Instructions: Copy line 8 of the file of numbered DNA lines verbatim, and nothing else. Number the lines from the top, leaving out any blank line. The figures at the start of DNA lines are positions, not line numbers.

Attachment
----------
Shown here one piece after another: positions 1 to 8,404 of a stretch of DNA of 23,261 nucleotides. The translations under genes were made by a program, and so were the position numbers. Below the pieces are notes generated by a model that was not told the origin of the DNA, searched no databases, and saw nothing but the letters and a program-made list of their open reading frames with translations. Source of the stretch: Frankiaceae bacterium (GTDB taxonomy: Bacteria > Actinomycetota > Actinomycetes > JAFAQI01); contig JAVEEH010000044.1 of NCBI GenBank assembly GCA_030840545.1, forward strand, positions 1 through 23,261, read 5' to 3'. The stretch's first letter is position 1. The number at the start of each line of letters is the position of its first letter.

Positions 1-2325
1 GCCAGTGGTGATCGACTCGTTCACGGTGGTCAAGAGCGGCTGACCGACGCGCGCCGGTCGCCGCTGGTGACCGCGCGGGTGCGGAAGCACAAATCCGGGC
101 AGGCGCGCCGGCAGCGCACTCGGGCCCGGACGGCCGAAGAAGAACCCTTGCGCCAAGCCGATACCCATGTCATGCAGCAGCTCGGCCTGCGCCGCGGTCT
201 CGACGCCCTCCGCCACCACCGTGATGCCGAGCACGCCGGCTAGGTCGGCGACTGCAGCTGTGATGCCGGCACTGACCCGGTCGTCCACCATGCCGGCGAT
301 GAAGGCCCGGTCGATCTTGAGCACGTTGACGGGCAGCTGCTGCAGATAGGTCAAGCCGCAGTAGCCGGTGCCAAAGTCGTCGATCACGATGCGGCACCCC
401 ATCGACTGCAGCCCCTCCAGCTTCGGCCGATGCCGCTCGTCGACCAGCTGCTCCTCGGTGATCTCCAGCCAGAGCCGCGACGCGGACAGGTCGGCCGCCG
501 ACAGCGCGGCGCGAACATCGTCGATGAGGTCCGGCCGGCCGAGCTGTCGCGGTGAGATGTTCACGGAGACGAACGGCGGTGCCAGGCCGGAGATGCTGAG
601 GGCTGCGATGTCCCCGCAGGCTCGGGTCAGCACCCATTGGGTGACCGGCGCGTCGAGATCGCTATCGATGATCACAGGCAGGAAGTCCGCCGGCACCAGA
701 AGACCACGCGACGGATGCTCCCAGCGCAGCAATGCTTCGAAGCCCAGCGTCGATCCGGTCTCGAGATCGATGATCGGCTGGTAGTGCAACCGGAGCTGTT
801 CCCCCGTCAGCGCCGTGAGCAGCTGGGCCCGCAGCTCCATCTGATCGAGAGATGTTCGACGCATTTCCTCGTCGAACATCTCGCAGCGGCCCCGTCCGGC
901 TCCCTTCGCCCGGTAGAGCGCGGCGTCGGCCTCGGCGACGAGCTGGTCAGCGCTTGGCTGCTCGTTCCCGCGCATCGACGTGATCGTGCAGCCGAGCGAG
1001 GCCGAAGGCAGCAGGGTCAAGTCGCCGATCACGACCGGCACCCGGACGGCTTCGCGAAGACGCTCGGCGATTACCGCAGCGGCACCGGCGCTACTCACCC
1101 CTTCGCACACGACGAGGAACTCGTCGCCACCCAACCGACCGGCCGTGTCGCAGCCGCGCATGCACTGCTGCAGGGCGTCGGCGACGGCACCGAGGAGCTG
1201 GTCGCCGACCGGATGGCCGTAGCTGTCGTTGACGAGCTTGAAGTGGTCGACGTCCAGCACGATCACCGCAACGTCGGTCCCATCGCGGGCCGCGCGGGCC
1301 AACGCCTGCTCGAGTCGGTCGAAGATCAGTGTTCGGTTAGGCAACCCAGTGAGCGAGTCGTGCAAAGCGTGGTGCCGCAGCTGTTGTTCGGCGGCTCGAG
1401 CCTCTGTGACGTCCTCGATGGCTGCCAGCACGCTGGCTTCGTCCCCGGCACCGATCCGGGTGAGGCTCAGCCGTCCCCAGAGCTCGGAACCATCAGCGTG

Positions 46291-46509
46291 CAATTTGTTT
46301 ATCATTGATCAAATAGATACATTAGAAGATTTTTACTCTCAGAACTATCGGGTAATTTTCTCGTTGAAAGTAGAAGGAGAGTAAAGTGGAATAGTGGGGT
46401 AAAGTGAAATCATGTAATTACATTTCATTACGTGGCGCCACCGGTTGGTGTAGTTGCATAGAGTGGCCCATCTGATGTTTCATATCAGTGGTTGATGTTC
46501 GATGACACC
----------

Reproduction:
501 ACAGCGCGGCGCGAACATCGTCGATGAGGTCCGGCCGGCCGAGCTGTCGCGGTGAGATGTTCACGGAGACGAACGGCGGTGCCAGGCCGGAGATGCTGAG